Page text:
The Integrity360 CTR team has observed an increased focus by Ransomware as a Service (RaaS) gangs targeting virtualisation infrastructure, particularly VMware ESXI and vCenter. The threat actor playbook is similar across incidents, but no less devastating because of multiple critical servers running on the one hypervisor.
Once initial access is achieved there is often an immediate lurch to identify this virtual infrastructure by using tools such as AdFind and ADRecon, the actor then has three potential methods of logging onto the VMware servers notably vulnerability exploitation, credential harvesting or compromise of a domain admin (if VMware is domain joined).
Once access to the VMware server is gained a new local admin account will be created with full permissions, now the threat actor will begin to reset the current legitimate admins accounts thus locking them out, with full access the objective now involves uploading a ransomware sample to the server, this is generally done using wget.
From Integrity360’s experience once the ransomware is executed it identifies datastores (this is VMware speak for where virtual machines are stored) and will continue to stop all existing virtual machines, delete snapshots(backups) and finally encrypt the datastores essentially destroying the virtual machines.
As we all turn our thoughts to the upcoming holiday period so are cyber criminals. Christmas is always a time when scammers and hackers pick up their activity as they know that most peoples thoughts are more focused on holidays and present buying than security.
We have seen a sharp increase in the amount of phishing emails and SMS messages claiming to be from delivery companies such as DHL and Royal Mail. Fake Christmas sales offers are also in abundance with countless phishing emails being sent daily.
This month also saw the Cost of Living crisis come to the fore and criminals have wasted no time in trying to exploit it. Cost of living scams such as those seeking to take advantage of peoples worries have increased dramatically. These scams might pretend to represent energy companies or direct people to fake loan websites, or contact them regarding the government’s Energy Bills support Scheme to trick them into giving up sensitive information.
We’ve also observed a rise in the number of Typo squatting or URL hijacking attempts on domains. This is the most common method used by fraudsters to scam individual users by directing them to fake sites for delivery companies or for resetting passwords to online subscription services. But for businesses this can relate to attempts to monitor and redirect internal users emails in order to facilitate Business Email Compromise (BEC) scams.
The devastating impacts of ransomware made the headlines this month after the island state of Vanuatu was hit by an attack that disabled the websites of the parliament, police and other government agencies as well as impacting the email systems and intranet of the country’s hospitals, schools and emergency services.
According to reports suspicious phishing activity was detected in emails to the Ministry of Finance. Once the malware was triggered almost all government website and email archives were crashed and with many departments storing their data on local computer drives and not on separate servers or the cloud the impact was magnified. The country continues to struggle with the aftermath of the attack almost a month later.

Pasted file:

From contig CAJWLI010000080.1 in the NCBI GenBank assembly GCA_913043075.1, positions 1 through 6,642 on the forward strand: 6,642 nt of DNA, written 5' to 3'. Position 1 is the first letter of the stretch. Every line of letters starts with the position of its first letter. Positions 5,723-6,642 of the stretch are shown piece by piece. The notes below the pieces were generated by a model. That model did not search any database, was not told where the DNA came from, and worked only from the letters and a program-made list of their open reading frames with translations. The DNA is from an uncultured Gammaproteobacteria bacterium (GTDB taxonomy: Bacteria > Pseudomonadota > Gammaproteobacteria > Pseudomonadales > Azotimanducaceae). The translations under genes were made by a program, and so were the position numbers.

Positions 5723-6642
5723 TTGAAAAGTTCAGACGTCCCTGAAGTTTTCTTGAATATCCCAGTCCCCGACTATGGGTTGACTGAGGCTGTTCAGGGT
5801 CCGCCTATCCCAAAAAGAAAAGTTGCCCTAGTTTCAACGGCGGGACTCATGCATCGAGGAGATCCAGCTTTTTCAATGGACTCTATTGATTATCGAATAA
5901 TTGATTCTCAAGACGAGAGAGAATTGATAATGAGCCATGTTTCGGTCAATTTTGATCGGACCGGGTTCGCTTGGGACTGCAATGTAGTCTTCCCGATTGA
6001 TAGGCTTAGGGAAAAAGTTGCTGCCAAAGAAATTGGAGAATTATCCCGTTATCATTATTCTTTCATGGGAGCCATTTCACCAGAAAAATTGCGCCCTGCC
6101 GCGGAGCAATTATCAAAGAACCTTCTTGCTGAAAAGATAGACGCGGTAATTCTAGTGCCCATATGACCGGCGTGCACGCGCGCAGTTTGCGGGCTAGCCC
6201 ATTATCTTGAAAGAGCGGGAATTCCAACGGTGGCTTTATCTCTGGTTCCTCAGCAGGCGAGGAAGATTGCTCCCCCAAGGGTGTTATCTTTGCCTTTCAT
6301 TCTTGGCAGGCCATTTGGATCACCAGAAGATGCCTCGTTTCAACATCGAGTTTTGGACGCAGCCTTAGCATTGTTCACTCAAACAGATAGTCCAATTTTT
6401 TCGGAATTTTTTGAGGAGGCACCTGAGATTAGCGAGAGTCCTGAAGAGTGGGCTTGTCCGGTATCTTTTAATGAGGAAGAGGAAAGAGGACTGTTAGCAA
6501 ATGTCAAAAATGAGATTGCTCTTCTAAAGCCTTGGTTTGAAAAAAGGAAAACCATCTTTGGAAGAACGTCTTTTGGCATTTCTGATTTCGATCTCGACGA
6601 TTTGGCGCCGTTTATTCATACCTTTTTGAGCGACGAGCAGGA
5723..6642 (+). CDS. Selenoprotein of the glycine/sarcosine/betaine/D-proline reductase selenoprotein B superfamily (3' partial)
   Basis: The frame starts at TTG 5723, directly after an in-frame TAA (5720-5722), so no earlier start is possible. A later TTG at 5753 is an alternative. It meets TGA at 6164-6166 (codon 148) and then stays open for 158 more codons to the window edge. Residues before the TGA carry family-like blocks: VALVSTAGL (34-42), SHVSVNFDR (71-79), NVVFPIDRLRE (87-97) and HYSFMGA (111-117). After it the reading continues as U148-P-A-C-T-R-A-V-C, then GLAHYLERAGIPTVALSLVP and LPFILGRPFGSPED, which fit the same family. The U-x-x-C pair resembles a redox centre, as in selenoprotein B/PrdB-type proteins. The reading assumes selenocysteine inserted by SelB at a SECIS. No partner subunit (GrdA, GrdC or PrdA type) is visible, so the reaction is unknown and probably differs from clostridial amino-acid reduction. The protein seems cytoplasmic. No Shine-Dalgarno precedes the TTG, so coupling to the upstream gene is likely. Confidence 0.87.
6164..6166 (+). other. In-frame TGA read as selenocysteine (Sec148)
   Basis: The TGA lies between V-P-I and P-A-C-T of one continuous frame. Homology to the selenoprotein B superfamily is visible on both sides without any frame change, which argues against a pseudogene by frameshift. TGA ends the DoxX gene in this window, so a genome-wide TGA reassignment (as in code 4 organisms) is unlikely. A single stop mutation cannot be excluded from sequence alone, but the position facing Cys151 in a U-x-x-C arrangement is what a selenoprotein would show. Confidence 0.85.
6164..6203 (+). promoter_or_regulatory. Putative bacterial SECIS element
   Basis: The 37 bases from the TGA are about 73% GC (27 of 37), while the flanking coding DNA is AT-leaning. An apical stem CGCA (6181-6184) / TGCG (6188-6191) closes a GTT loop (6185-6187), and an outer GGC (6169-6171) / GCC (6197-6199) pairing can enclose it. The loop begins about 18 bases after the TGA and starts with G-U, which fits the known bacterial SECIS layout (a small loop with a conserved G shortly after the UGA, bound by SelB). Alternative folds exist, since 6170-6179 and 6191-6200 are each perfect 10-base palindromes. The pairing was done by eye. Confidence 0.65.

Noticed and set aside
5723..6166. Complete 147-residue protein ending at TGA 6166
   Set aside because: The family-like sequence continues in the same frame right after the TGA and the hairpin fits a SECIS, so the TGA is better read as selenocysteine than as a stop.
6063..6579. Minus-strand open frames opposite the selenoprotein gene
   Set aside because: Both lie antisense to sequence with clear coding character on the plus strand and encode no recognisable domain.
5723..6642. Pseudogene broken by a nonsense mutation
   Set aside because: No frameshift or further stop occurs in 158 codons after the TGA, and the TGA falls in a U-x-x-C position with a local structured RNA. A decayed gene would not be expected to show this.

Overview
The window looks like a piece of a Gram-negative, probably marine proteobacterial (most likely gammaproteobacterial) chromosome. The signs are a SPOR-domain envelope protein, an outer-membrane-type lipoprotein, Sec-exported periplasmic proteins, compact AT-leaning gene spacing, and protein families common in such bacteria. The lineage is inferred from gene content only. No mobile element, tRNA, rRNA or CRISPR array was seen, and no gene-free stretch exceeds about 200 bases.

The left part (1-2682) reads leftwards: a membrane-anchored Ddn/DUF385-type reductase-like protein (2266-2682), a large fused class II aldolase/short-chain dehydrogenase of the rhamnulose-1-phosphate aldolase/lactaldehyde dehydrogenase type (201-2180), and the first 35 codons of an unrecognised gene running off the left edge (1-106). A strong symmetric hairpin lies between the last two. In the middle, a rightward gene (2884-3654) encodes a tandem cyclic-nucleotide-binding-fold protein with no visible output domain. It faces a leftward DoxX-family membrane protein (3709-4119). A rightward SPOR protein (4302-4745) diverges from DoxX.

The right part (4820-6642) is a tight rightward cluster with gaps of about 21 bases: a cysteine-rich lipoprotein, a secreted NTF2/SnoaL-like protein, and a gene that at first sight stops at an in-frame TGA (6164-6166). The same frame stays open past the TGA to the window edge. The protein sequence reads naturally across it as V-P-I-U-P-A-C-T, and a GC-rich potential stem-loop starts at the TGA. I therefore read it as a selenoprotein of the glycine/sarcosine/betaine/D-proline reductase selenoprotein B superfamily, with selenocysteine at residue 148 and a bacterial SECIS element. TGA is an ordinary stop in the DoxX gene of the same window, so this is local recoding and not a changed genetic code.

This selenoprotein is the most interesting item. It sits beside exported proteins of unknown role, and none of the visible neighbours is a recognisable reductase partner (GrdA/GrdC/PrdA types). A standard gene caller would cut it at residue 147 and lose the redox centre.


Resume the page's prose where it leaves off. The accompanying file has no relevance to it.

No official information has been released on whether ransom demands were made by the hackers.
In the wake of recent cyber attacks against the European Parliament and intuitions across the EU Council has adopted legislation for a new high common level of cybersecurity across member countries.
The new NIS2 directive will replace the current NIS directive and is designed to increase resilience and incident response capabilities across the EU.
Read more about the new controls HERE
The US Cybersecurity and Infrastructure Security Agency (CISA) reported that Iranian advanced persistent threat (APT) actors had compromised a US federal network, by exploiting the Log4Shell vulnerability in an unpatched VMWare Horizon server.
Access to the federal network had been used to facilitate the deployment of XMR cryptocurrency mining software, with persistence enabled by moving laterally to domain controllers, compromising credentials, and implanting Ngrok reverse proxies on hosts.
With the World Cup well under way the expected increase in phishing scams and fake domains has not disappointed.
According to new security research over 16,000 scam domains are active and up to 40 malicious apps were discovered in the Google Play store that are designed trick users out of there sensitive information.
If you are worried about any of the threats outlined in this bulletin or need help in determining what steps you should take to protect yourself from the most material threats facing your organisation, please contact your account manager, or alternatively email us at TBD@integrity360.com for a complimentary, no-commitments consultation. Also feel free to explore the many cyber security resources available on our website at https://www.integrity360.com/resources
The Threat Intel Roundup was prepared by Integrity360 summarising threat news as we observe it, current at the date of publishing. It should not be considered to be legal, consulting or any other professional advice. Any recommendations should be considered in the context of your own organisation. Integrity360 does not take any political stance in the information that we share. Moreover, the opinions expressed may not necessarily be the views of Integrity360.
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